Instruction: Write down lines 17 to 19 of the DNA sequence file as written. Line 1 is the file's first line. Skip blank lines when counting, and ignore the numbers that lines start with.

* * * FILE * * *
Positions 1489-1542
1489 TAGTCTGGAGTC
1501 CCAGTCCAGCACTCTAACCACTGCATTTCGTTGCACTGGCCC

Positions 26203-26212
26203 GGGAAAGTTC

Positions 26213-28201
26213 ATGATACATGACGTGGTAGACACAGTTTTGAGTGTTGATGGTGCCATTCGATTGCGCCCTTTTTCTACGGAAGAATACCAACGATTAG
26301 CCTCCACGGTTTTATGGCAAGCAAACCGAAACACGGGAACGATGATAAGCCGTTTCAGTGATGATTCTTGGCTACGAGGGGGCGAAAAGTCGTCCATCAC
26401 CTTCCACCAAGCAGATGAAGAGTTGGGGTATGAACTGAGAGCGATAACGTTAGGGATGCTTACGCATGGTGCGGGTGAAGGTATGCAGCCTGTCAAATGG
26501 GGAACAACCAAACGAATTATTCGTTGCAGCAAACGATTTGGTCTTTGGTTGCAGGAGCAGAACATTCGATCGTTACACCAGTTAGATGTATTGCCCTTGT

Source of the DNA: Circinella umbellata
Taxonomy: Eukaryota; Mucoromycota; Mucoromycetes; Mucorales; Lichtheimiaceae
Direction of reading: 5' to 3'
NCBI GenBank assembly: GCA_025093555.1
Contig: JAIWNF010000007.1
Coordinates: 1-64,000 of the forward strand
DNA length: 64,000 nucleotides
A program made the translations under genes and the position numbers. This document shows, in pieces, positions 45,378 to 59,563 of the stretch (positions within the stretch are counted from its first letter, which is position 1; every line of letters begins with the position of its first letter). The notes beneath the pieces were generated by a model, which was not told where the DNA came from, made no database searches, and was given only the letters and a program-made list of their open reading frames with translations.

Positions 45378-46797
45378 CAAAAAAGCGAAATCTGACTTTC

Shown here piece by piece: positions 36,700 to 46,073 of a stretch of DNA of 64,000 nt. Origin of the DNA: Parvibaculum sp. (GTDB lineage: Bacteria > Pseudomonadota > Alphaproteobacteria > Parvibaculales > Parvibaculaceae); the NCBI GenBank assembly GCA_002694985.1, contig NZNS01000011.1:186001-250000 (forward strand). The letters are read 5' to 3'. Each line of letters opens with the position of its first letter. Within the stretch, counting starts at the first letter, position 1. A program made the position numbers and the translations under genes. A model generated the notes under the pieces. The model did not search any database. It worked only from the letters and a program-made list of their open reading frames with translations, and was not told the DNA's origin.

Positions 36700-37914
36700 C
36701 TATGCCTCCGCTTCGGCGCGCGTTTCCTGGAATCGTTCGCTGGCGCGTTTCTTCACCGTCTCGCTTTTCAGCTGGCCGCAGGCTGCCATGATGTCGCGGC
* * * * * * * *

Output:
DNA length: 64,000 nucleotides
A program made the translations under genes and the position numbers. This document shows, in pieces, positions 45,378 to 59,563 of the stretch (positions within the stretch are counted from its first letter, which is position 1; every line of letters begins with the position of its first letter). The notes beneath the pieces were generated by a model, which was not told where the DNA came from, made no database searches, and was given only the letters and a program-made list of their open reading frames with translations.

Positions 45378-46797